Autologous stem cell transplantation (ASCT) has been the established standard of care in patients with multiple myeloma (MM) younger than 65 years with normal renal function, as well as in select fit elderly patients. Combination high-dose therapy and ASCT (HDT/ASCT) has been found to induce rates of overall response up to 80%, complete or very good partial response up to 45%, and progression-free survival (PFS) up to 30 months.1 However, most patients eventually experience relapse or disease progression.
In the past decade, highly effective emerging pharmacotherapies have challenged the transplantation as the therapeutic standard of care for MM. In a review published in Blood, Rama Al Hamed, of the hematology and cellular therapy department at the Saint-Antoine Hospital and Sorbonne University in France, and colleagues discussed the role of ASCT in the era of triple-agent induction therapies.2
Studies evaluating proteasome inhibitors (PIs) and immunomodulatory drugs (IMiDs) in the induction, consolidation, and maintenance treatment stages have shown significant increases in rates of stringent complete response, complete response, and very good partial response and no increase in toxicity.2
For induction therapy, both bortezomib, thalidomide, dexamethasone (VTD) and bortezomib, lenalidomide, dexamethasone (VRD) have been found to be superior to 2-drug regimens such as lenalidomide with dexamethasone (RD) or thalidomide with dexamethasone (TD). VTD is now considered the standard induction treatment.1,2 Early phase studies of carfilzomib as a replacement for bortezomib in induction regimens have reported high response rates with no additional safety concerns.2
Daratumumab, a monoclonal antibody that targets CD38+, is indicated in monotherapy in patients who relapse or are refractory to therapy. In the phase 3 ALCYONE trial (ClinicalTrials.gov Identifier: NCT02195479), daratumumab combined with bortezomib, melphalan, and prednisone (VMP) in patients ineligible for ASCT demonstrated superior outcomes compared with VMP alone. The combination of daratumumab and VMP led to significant improvements in PFS, complete response rate, and measurable residual disease (MRD) negativity.3 Based on these results, the US Food and Drug Administration extended the indication for daratumumab (in combination with VMP) to patients with newly diagnosed MM who were ineligible for transplantation.3,4 The authors of the review suggested that daratumumab may have a place in induction regimens for all patients.2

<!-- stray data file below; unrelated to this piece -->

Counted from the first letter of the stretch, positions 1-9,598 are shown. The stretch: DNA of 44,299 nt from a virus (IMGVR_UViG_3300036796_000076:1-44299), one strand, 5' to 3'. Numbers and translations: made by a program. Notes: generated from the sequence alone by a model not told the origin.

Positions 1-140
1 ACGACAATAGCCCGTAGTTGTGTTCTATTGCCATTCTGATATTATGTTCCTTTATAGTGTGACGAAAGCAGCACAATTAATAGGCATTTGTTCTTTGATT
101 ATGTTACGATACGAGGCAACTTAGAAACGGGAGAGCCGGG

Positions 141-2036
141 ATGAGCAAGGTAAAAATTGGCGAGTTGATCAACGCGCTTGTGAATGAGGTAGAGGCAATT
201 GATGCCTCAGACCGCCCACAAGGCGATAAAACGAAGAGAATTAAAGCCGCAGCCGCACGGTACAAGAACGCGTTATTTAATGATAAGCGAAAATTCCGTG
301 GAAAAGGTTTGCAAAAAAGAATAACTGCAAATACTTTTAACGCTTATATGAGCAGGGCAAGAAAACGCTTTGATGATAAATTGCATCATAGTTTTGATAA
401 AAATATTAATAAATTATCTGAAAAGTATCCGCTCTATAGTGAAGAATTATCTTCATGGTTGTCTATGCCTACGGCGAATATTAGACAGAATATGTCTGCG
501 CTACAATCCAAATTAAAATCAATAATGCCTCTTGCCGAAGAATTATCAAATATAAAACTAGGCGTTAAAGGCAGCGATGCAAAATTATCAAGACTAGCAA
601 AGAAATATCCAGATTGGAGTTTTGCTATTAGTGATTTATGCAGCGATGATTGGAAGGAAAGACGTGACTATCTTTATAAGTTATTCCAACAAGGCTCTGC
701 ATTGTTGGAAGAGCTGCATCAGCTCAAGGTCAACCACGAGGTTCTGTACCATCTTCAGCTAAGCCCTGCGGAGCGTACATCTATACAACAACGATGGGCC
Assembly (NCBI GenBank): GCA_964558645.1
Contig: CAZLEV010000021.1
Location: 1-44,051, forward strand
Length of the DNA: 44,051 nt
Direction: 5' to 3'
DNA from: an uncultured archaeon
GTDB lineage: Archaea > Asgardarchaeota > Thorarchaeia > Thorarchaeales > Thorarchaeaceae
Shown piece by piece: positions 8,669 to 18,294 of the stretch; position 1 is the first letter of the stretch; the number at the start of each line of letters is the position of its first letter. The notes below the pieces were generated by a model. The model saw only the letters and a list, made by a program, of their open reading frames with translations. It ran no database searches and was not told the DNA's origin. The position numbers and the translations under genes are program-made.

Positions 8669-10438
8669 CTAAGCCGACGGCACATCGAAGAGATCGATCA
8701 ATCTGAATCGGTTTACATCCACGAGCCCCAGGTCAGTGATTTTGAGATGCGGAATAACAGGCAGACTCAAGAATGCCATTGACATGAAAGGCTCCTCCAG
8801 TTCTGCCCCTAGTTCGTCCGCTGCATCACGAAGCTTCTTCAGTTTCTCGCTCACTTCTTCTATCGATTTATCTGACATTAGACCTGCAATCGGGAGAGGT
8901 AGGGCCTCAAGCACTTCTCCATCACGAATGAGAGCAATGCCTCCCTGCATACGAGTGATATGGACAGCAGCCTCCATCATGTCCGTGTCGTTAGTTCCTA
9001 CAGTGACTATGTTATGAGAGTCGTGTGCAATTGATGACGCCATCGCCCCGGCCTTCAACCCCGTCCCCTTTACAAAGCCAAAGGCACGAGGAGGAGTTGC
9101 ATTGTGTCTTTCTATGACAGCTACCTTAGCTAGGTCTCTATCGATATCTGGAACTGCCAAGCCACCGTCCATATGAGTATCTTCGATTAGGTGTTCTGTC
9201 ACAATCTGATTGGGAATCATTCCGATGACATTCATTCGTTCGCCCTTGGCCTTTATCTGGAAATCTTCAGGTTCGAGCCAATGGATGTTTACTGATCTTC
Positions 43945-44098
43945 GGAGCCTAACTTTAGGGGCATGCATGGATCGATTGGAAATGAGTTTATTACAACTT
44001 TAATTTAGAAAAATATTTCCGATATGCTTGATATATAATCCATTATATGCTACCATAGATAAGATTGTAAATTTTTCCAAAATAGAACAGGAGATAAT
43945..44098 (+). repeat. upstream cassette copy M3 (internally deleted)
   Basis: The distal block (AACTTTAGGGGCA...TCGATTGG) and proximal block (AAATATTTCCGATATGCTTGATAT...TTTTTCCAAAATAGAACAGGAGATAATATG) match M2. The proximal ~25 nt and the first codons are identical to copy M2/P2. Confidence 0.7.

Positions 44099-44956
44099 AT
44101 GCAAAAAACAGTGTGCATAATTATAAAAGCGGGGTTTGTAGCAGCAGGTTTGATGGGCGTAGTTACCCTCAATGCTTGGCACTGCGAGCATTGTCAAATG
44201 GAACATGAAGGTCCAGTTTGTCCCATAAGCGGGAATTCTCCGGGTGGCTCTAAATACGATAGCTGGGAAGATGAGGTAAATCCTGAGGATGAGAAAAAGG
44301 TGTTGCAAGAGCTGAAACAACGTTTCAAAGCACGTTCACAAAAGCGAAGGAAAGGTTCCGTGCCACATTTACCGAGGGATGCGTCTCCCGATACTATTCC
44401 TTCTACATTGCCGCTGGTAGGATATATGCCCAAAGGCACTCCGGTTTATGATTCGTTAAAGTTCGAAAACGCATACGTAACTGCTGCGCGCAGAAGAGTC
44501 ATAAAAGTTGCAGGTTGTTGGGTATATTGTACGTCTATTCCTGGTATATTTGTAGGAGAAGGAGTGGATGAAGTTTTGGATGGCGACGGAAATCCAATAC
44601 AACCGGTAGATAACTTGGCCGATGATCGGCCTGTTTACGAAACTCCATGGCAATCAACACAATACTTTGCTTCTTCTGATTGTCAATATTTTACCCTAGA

MRD, defined as less than 1 cancer cell per million bone marrow cells, at various points in the transplantation process is a prognostic indicator that is increasingly used to guide treatment decisions. MRD negativity was shown to predict long-term outcomes and PFS better than high-risk cytogenetics, which may make it valuable as a tool for risk stratifying patients when determining the optimal duration of maintenance treatment.2
“Using MRD as a clinical endpoint in trials will allow a more personalized approach to treatment, particularly in guiding the optimal duration of therapy,” said Maria Mateos, MD, PhD, of the University Hospital of Salamanca in Spain, in an interview with Hematology Advisor. “This will translate into cost savings and improvement in patients’ quality of life.”
Conditioning Prior to Transplantation
HDT prior to ASCT typically involves 200 mg/m2 melphalan delivered intravenously, though this dosage can be lowered in patients with renal impairment. Pharmacokinetic-directed strategies of melphalan dosing could assist with determining optimal dosing for individual patients and prevent unnecessary toxicities.
Stem cell mobilization, or the harvesting of hematopoietic stem cells from the bone marrow prior to ASCT, is usually performed with 2 g/m2 to 4 g/m2 cyclophosphamide followed by 10 µg/kg of the granulocyte colony-stimulating factors (G-CSF) filgrastim or lenograstim daily for 4 to 6 days. Plerixafor, a chemokine receptor 4 (CXCR4) antagonist, can be used to enhance the effects of G-CSF. Hematopoietic stem cells are then infused into the bone marrow after 48 hours of melphalan administration.2
This article originally appeared on Hematology Advisor